Contributed Session: Regression: Design & Analysis
Informational Complexity Approach to Predictive Regression Models of Future Observations
This paper develops a new informational complexity (ICOMP) approach of this author (Bozdogan 1988, 1990, 1993, 1994) to predictive normal regression models in industrial processes in which one wishes to predict the future process. This is based on the work of Zellner and Chetty (1965), Levy and Perng (1984), Johnson and Geisser (1983), Geisser (1993), and others. ICOMP criterion is derived along with Akaike's (1973) classic AIC using noninformative priors on the parameters. This approach allows us to combine the past (or present) data and the future (or new) data to create a data adaptive modeling strategy. To put control limits on the future process and to identify influential observations which signal process changes a leave-one-out method is used. All possible subset selection of variables is introduced to select the best predictors of the future observations in a simultaneous fashion across different competing alternative models.
[Hamparsum Bozdogan, Dept. of Statistics, Univ. of Tennessee, Knoxville, TN 37996-0532 USA; email@example.com ]
Latent Variable Methods for Multivariate Regression with Applications in Chemistry & Chemical Engineering
Alison J. Burnham
John F. MacGregor
Increasing complexity in chemical processes and advances in the measuring systems have resulted in a proliferation of data consisting of large numbers of highly correlated variables. This type of data leads naturally to the consideration of latent variable models where the underlying process can be described by a few latent variables with the rest of the variation in the data being noise. This talk will discuss some current applications for these latent variable methods in chemistry and chemical engineering. These applications will be in the areas of prediction, process description, process monitoring and process control. It will use these applications as a basis for discussing criteria for estimation of the latent variables and the resulting regression models.
[Alison J. Burnham, Dept. of Mathematics & Statistics, McMaster Univ., Hamilton, Ontario L8S 4K1, CANADA; firstname.lastname@example.org ]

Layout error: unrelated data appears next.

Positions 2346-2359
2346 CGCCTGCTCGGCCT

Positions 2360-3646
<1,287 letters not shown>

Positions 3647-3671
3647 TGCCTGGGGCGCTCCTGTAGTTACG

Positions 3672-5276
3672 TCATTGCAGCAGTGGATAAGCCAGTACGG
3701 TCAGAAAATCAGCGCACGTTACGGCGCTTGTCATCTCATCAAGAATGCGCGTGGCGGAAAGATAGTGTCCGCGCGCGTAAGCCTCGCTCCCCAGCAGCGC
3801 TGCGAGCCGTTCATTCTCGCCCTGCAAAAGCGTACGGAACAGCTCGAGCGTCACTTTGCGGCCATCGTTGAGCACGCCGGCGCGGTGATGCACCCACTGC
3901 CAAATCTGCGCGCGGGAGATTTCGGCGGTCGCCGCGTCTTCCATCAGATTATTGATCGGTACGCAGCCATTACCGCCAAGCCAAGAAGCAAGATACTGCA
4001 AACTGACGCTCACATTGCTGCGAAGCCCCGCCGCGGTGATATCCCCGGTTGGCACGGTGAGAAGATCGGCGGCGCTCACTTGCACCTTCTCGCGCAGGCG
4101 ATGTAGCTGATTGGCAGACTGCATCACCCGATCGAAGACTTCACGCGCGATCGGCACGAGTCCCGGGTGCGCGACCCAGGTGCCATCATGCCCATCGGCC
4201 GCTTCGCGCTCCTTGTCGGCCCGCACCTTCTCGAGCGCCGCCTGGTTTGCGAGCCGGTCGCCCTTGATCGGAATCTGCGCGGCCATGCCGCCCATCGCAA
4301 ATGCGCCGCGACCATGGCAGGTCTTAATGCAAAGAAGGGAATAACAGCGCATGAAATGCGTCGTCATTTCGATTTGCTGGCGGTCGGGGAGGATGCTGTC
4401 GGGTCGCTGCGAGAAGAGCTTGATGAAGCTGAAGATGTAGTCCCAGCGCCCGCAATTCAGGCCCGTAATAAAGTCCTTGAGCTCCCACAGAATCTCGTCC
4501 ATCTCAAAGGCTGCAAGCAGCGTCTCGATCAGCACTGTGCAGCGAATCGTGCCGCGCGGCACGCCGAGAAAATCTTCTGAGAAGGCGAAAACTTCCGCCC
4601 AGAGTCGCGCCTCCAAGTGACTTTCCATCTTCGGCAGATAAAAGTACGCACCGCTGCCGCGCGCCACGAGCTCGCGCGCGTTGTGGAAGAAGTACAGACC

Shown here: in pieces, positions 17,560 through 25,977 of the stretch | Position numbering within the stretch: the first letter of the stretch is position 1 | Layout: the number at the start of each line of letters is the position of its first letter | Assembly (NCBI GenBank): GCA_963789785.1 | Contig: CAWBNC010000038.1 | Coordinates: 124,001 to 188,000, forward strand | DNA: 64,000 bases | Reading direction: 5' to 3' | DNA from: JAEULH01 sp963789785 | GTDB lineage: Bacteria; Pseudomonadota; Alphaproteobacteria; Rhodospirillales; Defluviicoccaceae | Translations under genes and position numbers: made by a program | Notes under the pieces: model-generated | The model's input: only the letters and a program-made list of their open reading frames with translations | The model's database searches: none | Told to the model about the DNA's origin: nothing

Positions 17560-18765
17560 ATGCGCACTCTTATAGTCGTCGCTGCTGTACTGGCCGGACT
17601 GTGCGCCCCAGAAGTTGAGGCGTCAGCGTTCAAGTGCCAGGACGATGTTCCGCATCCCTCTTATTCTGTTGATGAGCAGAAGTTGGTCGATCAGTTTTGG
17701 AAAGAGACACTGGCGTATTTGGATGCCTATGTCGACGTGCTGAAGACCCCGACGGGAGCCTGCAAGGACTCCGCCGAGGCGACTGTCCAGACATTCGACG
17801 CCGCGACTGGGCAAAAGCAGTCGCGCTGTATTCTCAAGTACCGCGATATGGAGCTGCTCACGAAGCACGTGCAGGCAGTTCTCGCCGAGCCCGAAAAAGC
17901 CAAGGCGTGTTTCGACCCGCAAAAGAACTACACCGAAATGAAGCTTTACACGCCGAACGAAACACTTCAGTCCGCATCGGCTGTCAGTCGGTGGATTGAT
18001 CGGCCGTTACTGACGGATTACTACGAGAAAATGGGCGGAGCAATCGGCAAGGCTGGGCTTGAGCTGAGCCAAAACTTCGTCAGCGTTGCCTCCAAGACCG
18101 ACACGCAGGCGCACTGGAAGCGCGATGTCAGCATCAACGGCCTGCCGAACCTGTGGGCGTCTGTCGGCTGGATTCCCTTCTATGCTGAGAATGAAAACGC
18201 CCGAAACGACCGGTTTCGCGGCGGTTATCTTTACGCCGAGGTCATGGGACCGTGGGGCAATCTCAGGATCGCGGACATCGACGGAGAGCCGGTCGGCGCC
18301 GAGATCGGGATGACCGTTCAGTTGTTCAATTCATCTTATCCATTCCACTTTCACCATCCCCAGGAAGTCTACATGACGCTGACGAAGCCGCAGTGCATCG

On Estimation in Linear Calibration Problems
A new estimator is considered for the linear calibration problem. It is related to the Bayesian estimator proposed in Hoadely (1970). The properties of the estimator are studied and comparisons are made with others in the literature through simulation and asymptotic results. It is shown to be asymptotically unbiased in certain situations, and it combines the arrtactive features of the classical and inverse estimators. This is joint work with Julian Faraway and Vijayan N. Nair.
[Jinzhong Liao, Dept. of Statistics, Univ. of Michigan, Ann Arbor, MI 48109 USA; email@example.com ]
Bayesian D-Optimal Designs for Heteroscedastic Polynomial Models
Weng Kee Wong
We consider design issues in a polynomial regression model where the variance of the response depends on the independent variable exponentially. However, this dependence is not known precisely and additional parameters are required in the model.
A Bayesian approach is adopted and Bayesian D-optimal designs on a compact design space are found analytically for estimating various subsets of the parameters. These designs are optimal within the class of all designs supported on a minimum number of support points but they could also be optimal within the class of all (non-singular) designs. Numerical examples are included.
[Weng Kee Wong, Dept. of Biostatistics, Univ. of California, Los Angeles, CA 90095 USA; firstname.lastname@example.org ]
Date created: 6/5/2001